Author Archives: Special to TVD

*repeat repeat,
The TVD First Date

“It would be really cool of me to say I grew up listening to vinyl records, that my parents played ‘The White Album’ while I was in the womb, and that I was always inspired by Brian Wilson since my prepubescence. The truth is not that. I grew up in Gilbert, Arizona to parents who fed me a steady diet of Sugar Ray, DC Talk, and AC/DC. It was a very confusing musical upbringing, but it eventually forced me to seek out on my own the music I wanted to get excited about and in turn appreciate those artists even more.”

“I don’t even remember why, but my mother bought me a record player for Christmas when I was 16. I didn’t even ask for a record player. I think I asked for an ipod. Regardless, I knew that the thrift store down the street from my house had 25 cent vinyl records. Because this was a city that did not have a sprawling music scene, the first four records I bought were Michael Jackson’s Thriller, ELO’s A New World Record, Waylon Jennings’ Dreaming My Dreams, and Johnny Cash’s Destination Victoria Station for a whopping buck. I eventually bought Nat King Cole’s Songs for Two in Love to impress a date.

Kristyn and I decided to go all out and buy one of those big ’60s record consoles a few years back. It was the first time I ever heard how amazing vinyl records actually sound. Whenever we go to the record store, she likes to go through the 25 cent bin and pick out all the ’60s records, heavily weighted with Neil Sedaka albums. We honest to god don’t need any more Neil Sedaka records. I also like to surprise her with her favorite new artists on vinyl. Most recently we’ve grabbed, The Vaccines’ English Graffiti, Cage the Elephant’s Tell Me I’m Pretty, and Andy Shauf’s The Party.

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Andrew McKeag,
The TVD First Date

“The first record I remember buying was Boston’s self-titled debut, purchased at The Source Record & Tapes in Cedar Mill, OR in 1978 or so. At least I think that’s what the store was called—it’d disappeared by the early 80s.”

“The babysitter brought his copy over one night and I thought it was the most badass thing I’d ever heard at 8 years old. At the time, the album had already been out for a while, but he’d just seen them live and I had a ton of questions about what a ‘real rock concert’ was like. I remember him telling me, ‘Well, just stick your head in front of this speaker…’ after which he proceeded to totally crank the volume and my head exploded with the ripping guitars of ‘Smokin’.’

I had to have my own copy, so within a few days I’d gathered enough allowance money and spare change to buy one. I still remember the smell of that store—a combination of new cellophane, incense, and whatever the employees were probably smoking in the back room.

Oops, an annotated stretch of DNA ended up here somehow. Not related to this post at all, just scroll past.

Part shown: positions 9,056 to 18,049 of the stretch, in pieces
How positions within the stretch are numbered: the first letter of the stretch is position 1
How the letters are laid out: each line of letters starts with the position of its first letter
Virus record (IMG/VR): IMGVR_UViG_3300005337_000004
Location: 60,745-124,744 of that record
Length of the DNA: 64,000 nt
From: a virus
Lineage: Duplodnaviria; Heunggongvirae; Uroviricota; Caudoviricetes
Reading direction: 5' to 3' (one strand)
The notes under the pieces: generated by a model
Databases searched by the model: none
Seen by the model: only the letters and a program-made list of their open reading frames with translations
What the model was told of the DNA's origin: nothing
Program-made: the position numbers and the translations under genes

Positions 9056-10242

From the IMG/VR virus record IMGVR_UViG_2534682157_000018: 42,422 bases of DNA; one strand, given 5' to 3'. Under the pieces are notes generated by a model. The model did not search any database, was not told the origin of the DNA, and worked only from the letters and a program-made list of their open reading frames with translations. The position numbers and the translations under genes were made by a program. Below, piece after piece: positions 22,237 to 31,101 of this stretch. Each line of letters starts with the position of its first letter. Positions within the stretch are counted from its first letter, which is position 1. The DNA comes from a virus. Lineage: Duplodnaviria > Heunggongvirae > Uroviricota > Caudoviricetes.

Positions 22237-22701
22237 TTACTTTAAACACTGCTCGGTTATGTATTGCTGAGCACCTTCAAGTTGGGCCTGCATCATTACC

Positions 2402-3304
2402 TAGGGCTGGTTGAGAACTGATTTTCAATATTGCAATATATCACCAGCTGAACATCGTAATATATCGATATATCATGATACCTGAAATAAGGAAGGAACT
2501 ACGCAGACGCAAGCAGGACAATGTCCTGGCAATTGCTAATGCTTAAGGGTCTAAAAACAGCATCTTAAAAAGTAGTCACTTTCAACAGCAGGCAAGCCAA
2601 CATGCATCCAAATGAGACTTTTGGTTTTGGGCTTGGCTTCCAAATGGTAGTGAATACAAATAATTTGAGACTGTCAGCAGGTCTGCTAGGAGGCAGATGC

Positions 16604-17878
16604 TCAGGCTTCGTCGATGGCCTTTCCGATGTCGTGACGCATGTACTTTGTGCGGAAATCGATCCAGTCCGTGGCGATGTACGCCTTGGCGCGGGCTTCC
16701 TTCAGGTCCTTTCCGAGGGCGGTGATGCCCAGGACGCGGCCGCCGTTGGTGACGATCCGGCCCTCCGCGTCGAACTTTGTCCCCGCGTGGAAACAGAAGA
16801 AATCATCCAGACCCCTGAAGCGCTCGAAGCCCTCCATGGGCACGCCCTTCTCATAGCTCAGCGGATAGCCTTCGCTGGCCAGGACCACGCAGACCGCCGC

The artwork and the liner notes on LPs were like a little mystery that you could never solve—the less info provided, the more intriguing it was to try to sort out! I was never a stoner, but I had lots of friends who’d sit around and clean their pot on gatefold records. We’d all check out the artwork and liner notes for hours, wondering what the band was thinking about with each detail.

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Sunset Neon,
The TVD First Date

“The first record I remember hearing as a kid was the soundtrack to Top Gun. I know that my mom had other records because I remember seeing them stacked up, but the only one that blares out in memory is that Top Gun soundtrack. I’d run around the living room like a little madman and couldn’t believe it could possible to be any more hyped than rocketing off the couch to “Danger Zone.” (I was 100% correct, too. Try it now. Loggins compels you.)”

“I was super into aviation and any form of airplane dogfights as a kid, so not only did the movie get watched over and over, the soundtrack would hit the turntable at every opportunity. I didn’t fully have an appreciation of how special vinyl was at that point because it was just the main way that I knew you listened to music at home, versus the cassettes for traveling and my grandparents car with an 8-track of the Oak Ridge Boys permanently lodged in it (which is fine…”Elvira” rules).

After moving around a bit, my mom no longer had the record player or the vinyl. I was still into playing cassette tapes on my little Walkman until they died (and making my own tapes of stuff off the radio, or holding a Radio Shack mic up to the TV to record parts of soundtracks I liked).

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Manika,
The TVD First Date

“Living in a digital world, I’m still a sucker and lover of physical record stores. I have hundreds of records, lined up alphabetically in two dedicated record cabinets. I’m the same way with books, I love the feeling of holding the physical product in my hands.”